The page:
It’s better to look at the recommended specs, so that’s what I’ll focus on too. For convenience, I’ve got the recommended specs for the three headsets for you here: So let’s say now, I want to buy the ASUS Zephyrus Duo. I’ll need to check if this laptop has the required specs. What I usually do is going to the site of the manufacturer and looking up the technical specs. ASUS actually has a very lovely one-pager for all their laptops. So I’m going to go through this laptop’s most important specs for VR while giving you tips on what to look at. Some specs are straightforward, some specs you need to pay extra attention to, and some are just really cool to have IMO 😉 This laptop is a beauty, ain’t it. But I digress, so let’s begin with the first specs I recommend looking at: the CPU and GPU.
This laptop has an: Intel i7-10875H with 8 cores CPU and an Nvidia GeForce RTX 2070 SUPER with Max-Q Design GPU. First of all, the more cores on a CPU, the better and you need a dedicated GPU, not an integrated one. Here’s a list of CPUs and GPUs ranked in performance. Simply put, the higher the number on the CPU & GPU, the better the card is. So if you got the money to spend, you could pick something better than recommended. By the way, I’ve been an Intel and NVIDIA user all my life, I guess that’s my dad’s fault, so I don’t know much about AMD. That’s why I’m focusing more on these. Keep in mind here that laptops’ GPUs are usually less effective than their PC counterparts since they are smaller, mobile versions. And usually, in the recommended specs list, only the PC counterparts are listed.
So if you go for a laptop, it may be a good idea to pick a GPU that’s better than the minimum requirement. To check the differences in performance, I recommend checking out benchmarks online. But as you can see, I think our laptop is good to go in the CPU & GPU department. The next thing I would look at is RAM or usually also specified as Memory. All three headsets have a recommended memory of at least 8GB. But I recommend to get at least 16GB, since there are games like Half-Life: Alyx that require a minimum of 12GB of RAM. This laptop has 32 GB, so that’s more than enough. But just for VR gaming, RAM isn’t that important. But having more RAM is great if you’re someone who does a lot of intensive tasks at the same time; for example, if you’re a content creator or streamer, you might need it. 16GB is enough for most though and it might be worth it to look at laptops who have upgradeable RAM so you can upgrade later.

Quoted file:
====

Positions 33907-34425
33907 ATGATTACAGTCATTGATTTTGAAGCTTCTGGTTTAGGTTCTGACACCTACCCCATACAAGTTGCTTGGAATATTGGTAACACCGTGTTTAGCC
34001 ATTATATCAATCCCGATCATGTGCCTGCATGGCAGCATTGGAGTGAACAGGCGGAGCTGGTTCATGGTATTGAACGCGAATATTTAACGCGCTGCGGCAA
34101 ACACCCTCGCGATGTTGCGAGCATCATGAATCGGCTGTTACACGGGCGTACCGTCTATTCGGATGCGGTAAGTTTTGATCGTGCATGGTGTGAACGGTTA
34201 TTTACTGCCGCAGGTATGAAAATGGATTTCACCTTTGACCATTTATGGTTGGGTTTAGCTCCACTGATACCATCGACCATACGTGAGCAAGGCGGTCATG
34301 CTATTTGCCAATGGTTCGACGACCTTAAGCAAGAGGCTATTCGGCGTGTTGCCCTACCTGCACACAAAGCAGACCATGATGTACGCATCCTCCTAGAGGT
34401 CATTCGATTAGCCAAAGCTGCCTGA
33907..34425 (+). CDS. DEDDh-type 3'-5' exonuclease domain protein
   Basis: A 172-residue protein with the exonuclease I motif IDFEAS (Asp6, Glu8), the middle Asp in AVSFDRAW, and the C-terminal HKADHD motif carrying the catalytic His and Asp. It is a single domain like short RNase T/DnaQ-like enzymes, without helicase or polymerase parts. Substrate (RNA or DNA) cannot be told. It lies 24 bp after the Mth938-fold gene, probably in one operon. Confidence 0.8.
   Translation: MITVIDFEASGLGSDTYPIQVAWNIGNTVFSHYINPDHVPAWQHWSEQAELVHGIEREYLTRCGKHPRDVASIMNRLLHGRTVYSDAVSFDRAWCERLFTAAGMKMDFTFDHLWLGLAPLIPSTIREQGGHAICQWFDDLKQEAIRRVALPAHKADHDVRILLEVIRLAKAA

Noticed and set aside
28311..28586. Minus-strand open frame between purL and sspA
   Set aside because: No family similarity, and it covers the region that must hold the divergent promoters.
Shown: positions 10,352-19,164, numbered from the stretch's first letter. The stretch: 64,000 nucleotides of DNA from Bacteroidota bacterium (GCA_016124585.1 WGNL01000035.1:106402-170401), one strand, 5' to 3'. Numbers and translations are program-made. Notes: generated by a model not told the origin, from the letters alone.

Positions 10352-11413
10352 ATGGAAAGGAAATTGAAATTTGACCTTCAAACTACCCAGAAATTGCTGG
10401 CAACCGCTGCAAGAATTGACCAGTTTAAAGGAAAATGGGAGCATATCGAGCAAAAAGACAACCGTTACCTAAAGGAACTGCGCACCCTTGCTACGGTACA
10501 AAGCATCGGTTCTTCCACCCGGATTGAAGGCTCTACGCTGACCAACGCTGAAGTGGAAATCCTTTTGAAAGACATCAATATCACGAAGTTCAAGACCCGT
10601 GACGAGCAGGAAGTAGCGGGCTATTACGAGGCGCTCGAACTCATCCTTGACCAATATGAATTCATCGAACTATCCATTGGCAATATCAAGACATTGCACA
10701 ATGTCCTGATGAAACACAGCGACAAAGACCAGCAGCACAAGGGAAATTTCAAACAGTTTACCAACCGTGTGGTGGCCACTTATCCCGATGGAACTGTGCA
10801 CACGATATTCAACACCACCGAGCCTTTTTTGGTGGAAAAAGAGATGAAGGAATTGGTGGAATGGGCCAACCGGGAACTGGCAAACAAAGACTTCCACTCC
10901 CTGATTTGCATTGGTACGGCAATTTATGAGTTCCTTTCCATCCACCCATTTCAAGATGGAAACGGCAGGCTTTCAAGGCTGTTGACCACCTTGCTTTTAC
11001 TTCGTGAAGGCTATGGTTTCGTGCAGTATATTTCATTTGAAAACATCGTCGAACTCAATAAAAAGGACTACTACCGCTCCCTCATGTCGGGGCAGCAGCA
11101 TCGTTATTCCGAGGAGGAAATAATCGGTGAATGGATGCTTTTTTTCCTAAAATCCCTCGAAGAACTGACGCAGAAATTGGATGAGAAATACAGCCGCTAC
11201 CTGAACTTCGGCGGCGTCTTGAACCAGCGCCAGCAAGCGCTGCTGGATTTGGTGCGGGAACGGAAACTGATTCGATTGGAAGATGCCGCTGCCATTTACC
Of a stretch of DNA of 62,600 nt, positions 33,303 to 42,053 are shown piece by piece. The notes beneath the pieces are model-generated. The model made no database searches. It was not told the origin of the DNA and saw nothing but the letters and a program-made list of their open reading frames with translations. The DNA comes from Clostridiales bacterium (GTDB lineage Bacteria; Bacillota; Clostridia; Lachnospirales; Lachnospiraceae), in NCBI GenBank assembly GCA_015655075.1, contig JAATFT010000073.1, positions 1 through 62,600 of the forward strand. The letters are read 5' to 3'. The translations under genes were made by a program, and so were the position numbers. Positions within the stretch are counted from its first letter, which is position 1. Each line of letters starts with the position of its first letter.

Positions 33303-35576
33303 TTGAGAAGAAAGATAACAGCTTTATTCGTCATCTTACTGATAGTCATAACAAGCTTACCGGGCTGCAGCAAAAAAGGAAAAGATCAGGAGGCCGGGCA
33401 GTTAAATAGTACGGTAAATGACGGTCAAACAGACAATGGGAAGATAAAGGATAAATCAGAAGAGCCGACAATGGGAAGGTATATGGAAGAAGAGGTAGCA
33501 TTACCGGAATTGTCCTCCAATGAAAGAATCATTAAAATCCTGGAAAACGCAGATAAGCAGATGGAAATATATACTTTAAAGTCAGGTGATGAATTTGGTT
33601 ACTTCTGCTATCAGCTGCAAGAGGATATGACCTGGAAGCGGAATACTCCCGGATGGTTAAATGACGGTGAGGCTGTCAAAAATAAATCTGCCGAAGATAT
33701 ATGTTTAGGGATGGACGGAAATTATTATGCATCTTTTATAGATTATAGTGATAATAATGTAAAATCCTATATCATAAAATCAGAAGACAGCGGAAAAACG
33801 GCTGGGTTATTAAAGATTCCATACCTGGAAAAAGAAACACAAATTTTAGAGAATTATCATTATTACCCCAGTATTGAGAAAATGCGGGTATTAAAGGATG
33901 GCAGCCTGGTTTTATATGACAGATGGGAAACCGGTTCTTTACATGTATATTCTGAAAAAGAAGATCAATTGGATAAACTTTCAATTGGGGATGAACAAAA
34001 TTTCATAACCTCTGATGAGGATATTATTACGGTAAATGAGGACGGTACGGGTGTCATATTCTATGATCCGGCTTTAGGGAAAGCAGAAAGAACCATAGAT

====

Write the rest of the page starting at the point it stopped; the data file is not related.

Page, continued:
Now, probably the most confusing thing to look at are the USB ports. If you want to use Oculus Link with Quest, the biggest thing you need to consider here is that Link requires a high-quality USB cable capable of supporting data and power. And that cable should go in the right USB port on your laptop too. USB ports can be confusing as even if you got USB 3 ports, they can differ in supported data transfer speeds. Let’s take a look at this laptop again. To check what USB ports you have, go back to the manufacturer’s website as it’s usually specified there.